John Elliott cruised to victory in a Republican primary election Tuesday, Aug. 2. Dagmar Wood ended up needing to wait for the final votes to come in before securing her spot on the November ballot.
In the First District Platte County Commissioner race, Wood received 2,031 votes compared to incumbent Beverlee Roper’s 1,936 votes. In the second district, Elliott earned 2,482 votes to challenger Jason Buckley’s 1,024 votes.
Vic Perrin’s name also appeared on the second district ballot, and he received 507 votes despite previously suspending his campaign.
With no Democratic challenger in the first district, Wood has almost certainly won the Nov. 8 general election by default, although independent candidate Andy Smith is organizing a challenge. In the second district, Elliott will face Democrat John Fairfield, an attorney and former member of the Kansas City Council, who pulled 1,702 votes as the only Democrat in the primary.
Both Elliott and Wood campaigned on lower taxes, including a proposed restructuring of the county’s one-half sales tax for parks, recreation and stormwater abatement. The candidates held a joint watch party at Stone Canyon Pizza at Zona Rosa in Kansas City, Mo., where both thanked their friends and family after the final unofficial results came in about 9 p.m.
“It feels fantastic,” Elliott said of his win. “My team worked hard, so this is a nice reward for their hard work.”
Wood likewise credited her supporters with putting her over the top.
“I’m thankful for the volunteers,” she said. “They’ve been very generous with me in their time, their talents and their treasures.”
Wood also thanked the voters for putting their trust in her.
“I’m grateful for the opportunity and for the voters’ confidence,” she said.
Elliott is looking ahead to the general election, where he said there will be an obvious difference between he and Fairfield.
“There will be a clear contrast in almost every aspect of the general election campaign,” Elliott said. “I’m a conservative, and he is a liberal; I’m for lower taxes, and he’s for higher taxes; I’m for smaller government, and he’s for bigger government.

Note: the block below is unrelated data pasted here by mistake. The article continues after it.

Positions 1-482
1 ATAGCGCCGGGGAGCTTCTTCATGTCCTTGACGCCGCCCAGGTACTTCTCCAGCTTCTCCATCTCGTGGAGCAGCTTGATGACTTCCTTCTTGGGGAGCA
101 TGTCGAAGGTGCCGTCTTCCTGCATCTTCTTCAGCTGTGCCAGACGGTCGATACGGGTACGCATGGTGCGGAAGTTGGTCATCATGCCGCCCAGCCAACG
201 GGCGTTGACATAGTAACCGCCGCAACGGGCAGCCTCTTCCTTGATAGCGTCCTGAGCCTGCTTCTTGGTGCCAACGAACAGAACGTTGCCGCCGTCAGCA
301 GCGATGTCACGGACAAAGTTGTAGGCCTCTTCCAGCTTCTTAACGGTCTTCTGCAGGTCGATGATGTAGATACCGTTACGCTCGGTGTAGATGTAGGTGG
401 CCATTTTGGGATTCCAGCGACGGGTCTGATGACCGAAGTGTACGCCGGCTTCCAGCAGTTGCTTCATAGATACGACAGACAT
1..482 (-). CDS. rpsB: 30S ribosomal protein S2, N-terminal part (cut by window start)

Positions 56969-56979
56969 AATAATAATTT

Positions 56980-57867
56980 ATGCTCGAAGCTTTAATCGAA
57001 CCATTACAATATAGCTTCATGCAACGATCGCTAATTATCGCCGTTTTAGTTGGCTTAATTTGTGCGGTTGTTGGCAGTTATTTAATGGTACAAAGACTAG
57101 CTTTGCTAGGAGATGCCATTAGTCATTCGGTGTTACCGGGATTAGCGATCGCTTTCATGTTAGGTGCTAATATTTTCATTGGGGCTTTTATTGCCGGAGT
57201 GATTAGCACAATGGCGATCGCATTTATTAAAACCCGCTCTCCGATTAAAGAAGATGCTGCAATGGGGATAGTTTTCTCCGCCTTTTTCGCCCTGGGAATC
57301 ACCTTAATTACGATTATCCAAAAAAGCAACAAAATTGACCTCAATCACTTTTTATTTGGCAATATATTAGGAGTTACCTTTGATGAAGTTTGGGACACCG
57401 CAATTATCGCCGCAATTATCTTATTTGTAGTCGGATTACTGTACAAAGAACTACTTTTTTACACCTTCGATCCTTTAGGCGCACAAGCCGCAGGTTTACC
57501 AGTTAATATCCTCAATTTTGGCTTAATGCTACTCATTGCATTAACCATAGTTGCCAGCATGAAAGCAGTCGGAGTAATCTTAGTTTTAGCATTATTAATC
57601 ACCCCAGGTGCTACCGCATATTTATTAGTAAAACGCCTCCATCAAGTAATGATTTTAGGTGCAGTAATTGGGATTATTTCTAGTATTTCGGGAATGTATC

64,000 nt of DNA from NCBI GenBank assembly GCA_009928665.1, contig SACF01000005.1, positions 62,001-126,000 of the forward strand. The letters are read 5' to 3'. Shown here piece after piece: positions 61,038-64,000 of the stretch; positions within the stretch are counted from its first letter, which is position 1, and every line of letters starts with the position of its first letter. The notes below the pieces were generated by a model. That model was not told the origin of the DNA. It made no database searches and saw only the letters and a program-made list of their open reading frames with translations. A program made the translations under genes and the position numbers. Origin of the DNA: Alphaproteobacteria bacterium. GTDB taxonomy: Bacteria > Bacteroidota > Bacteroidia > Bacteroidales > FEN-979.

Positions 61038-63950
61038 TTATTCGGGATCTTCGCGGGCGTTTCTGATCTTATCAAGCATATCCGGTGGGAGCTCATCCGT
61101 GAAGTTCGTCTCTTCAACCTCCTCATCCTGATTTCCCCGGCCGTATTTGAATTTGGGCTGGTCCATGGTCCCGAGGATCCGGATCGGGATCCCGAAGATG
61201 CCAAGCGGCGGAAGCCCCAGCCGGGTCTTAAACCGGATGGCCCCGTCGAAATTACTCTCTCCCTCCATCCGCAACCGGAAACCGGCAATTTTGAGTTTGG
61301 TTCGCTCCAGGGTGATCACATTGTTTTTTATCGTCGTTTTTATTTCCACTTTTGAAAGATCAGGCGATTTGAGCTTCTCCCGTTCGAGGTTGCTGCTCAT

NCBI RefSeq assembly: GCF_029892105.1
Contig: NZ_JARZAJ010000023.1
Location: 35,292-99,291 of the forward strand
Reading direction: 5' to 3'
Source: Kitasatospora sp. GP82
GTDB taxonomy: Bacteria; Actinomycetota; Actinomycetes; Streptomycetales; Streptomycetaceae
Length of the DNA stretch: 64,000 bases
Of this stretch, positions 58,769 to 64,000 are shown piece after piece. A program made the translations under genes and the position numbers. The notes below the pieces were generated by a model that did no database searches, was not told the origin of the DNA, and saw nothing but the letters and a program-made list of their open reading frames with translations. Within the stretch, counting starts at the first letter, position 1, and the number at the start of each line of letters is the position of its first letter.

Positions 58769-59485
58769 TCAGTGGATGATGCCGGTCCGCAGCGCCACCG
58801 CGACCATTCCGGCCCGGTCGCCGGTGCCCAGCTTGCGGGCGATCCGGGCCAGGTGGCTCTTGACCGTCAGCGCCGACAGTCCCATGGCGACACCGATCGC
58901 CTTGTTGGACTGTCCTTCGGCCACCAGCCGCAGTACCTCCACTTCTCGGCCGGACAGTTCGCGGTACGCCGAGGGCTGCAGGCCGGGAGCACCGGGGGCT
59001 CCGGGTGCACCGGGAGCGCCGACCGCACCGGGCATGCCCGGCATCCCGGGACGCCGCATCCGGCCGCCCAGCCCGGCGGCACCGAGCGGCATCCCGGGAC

“I’m looking forward to a spirited campaign.”
In the primary, Elliott said he wants to work with Platte County presiding commissioner Ron Schieber to address financial, operational and personnel issues in county government. Elliott’s plan for the county includes focusing on core county commission responsibilities, including law enforcement and prosecution and maintaining county roads, bridges and facilities.
Elliott wants to make law enforcement the county’s first priority, noting that increasing population in the second district brings more crime, as well as more maintenance needs. He listed several additional planned priorities such as enhancing ethics standards for commissioners, commission candidates and county employees and banning county tax questions from April ballots or special elections.
Most notably, Elliott said he would like to restructure and reduce county sales and property taxes, tackle efficiency and long term budgeting and build reserves. He supports renewal of the parks tax to support maintenance and stormwater projects, but at a lower rate and with inclusion of law enforcement needs.
It’s a sentiment shared by Wood, who said she would like to see a one-half cent renewal go to voters during a November election to receive the most voter input possible.
Wood also said she would like to see a portion of the tax allocated to parks and stormwater and a portion for public safety needs. She believes that the county has not adequately prepared for the future needs of its parks and community centers and said such an oversight is negligent.
Like Elliott, Wood said she would work with Schieber to maintain parks and community centers and save for future maintenance.
Both candidates also see one parks and recreation facility to be a drain on the county’s budget — Shiloh Springs Golf Course. Wood and Elliott have suggested the course should be removed from the county’s ledgers.
While the winner of the first district primary appeared a certain winner in November heading into the weekend, Smith — a Parkville resident — turned in 776 signatures to the Platte County Board of Elections on Monday, enough support to put his name on the November ballot as an independent. He announced he was dropping out of the Republican primary in May but also indicated a desire to collect signatures needed to run in November.
Smith kicked up his efforts during the past week and just made the cutoff.
In a Facebook post from earlier this week, Smith said he didn’t care who won the Republican primary.
“So vote for who you feel will represent you the best in the primary. Be prepared to have an alternative in the general election,” the post stated.